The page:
Iran obtained 19 of the missiles from North Korea, according to a cable dated Feb. 24 of this year. The cable is a detailed, highly classified account of a meeting between top Russian officials and an American delegation led by Vann H. Van Diepen, an official with the State Department’s nonproliferation division who, as a national intelligence officer several years ago, played a crucial role in the 2007 assessment of Iran’s nuclear capacity…

The missile intelligence also suggests far deeper military — and perhaps nuclear — cooperation between North Korea and Iran than was previously known. At the request of the Obama administration, The New York Times has agreed not to publish the text of the cable.

Other cables reveal King Abdullah of Saudi Arabia repeatedly urging the U.S. to bomb Iran’s nuclear facilities, which does fall into the “stuff everyone suspected” category but isn’t going to help Sunni/Shiite relations, especially if things come to a head in Lebanon over the findings of the Hariri tribunal. Among others urging action: Jordan, Bahrain, and Abu Dhabi.

Update: More rocking of the North Korean boat: The Times’s overview article mentions that the U.S. and South Korea have discussed how to bring about reunification on the peninsula. That’s firmly in the “stuff everyone suspected” category too, but if North Korea’s looking for a new pretext to justify a further provocation, an alleged foreign “plot” to dissolve the DPRK could be useful.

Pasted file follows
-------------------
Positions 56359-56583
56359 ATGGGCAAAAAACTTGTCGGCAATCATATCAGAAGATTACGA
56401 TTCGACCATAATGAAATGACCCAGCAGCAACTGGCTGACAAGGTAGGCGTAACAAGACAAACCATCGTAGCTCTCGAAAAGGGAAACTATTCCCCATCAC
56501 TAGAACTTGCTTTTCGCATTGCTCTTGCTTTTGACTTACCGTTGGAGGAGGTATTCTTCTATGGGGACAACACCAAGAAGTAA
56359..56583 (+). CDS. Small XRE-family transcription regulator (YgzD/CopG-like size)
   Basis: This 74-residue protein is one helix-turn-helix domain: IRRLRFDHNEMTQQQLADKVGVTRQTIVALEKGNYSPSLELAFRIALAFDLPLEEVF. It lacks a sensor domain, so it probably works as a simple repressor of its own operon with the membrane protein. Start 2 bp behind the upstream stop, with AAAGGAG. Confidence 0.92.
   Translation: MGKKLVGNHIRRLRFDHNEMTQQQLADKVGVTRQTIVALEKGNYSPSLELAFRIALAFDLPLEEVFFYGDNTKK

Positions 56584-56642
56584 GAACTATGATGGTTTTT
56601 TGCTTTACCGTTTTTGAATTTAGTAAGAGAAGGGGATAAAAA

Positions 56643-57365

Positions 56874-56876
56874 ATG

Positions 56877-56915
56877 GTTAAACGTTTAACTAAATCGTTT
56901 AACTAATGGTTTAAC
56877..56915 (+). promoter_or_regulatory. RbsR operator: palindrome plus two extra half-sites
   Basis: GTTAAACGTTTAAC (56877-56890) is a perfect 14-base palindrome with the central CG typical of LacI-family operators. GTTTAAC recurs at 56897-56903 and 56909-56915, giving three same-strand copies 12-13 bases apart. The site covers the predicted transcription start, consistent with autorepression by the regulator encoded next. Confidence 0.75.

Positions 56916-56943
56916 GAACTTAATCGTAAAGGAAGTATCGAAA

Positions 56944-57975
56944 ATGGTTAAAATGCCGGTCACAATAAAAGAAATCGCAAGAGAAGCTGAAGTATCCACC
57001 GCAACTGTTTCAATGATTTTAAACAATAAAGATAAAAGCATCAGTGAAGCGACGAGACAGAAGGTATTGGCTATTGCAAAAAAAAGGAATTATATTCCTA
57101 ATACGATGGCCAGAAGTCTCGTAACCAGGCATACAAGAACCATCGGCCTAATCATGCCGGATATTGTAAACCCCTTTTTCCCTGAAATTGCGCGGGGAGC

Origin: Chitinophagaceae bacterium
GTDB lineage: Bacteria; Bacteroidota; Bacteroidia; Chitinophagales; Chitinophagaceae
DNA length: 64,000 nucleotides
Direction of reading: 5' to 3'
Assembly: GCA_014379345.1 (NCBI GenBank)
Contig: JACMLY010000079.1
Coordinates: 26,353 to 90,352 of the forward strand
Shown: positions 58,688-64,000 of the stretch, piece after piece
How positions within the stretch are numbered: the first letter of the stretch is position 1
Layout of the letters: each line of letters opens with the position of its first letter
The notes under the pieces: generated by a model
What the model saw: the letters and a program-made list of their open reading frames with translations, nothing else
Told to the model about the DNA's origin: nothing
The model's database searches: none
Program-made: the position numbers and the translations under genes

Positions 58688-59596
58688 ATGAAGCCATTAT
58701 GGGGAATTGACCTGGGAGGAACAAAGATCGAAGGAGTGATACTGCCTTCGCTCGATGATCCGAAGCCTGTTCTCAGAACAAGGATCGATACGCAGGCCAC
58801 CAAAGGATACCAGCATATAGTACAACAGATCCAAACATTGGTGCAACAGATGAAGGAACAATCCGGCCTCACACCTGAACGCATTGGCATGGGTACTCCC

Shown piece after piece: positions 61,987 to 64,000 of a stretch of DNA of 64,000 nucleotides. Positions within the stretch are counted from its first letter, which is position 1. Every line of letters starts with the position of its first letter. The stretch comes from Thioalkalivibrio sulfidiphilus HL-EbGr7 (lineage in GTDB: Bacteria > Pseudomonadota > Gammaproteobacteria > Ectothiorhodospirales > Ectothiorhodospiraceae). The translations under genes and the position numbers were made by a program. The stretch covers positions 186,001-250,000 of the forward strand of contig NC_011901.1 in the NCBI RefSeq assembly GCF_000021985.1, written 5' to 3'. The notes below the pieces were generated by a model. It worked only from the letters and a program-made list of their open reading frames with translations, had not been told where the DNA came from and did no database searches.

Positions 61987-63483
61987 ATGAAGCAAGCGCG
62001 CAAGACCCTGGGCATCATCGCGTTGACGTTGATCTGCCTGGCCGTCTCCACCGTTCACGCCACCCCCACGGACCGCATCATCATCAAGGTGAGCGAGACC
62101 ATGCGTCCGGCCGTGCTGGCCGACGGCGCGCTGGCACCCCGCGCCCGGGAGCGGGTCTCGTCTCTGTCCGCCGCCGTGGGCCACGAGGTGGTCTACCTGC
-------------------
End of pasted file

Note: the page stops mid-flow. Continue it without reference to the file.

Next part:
Also in that overview piece, here’s a way to further destabilize an already unstable country:

For instance, it has been previously reported that the Yemeni government has sought to cover up the American role in missile strikes against the local branch of Al Qaeda. But a cable’s fly-on-the-wall account of a January meeting between the Yemeni president, Ali Abdullah Saleh, and Gen. David H. Petraeus, then the American commander in the Middle East, is nonetheless breathtaking.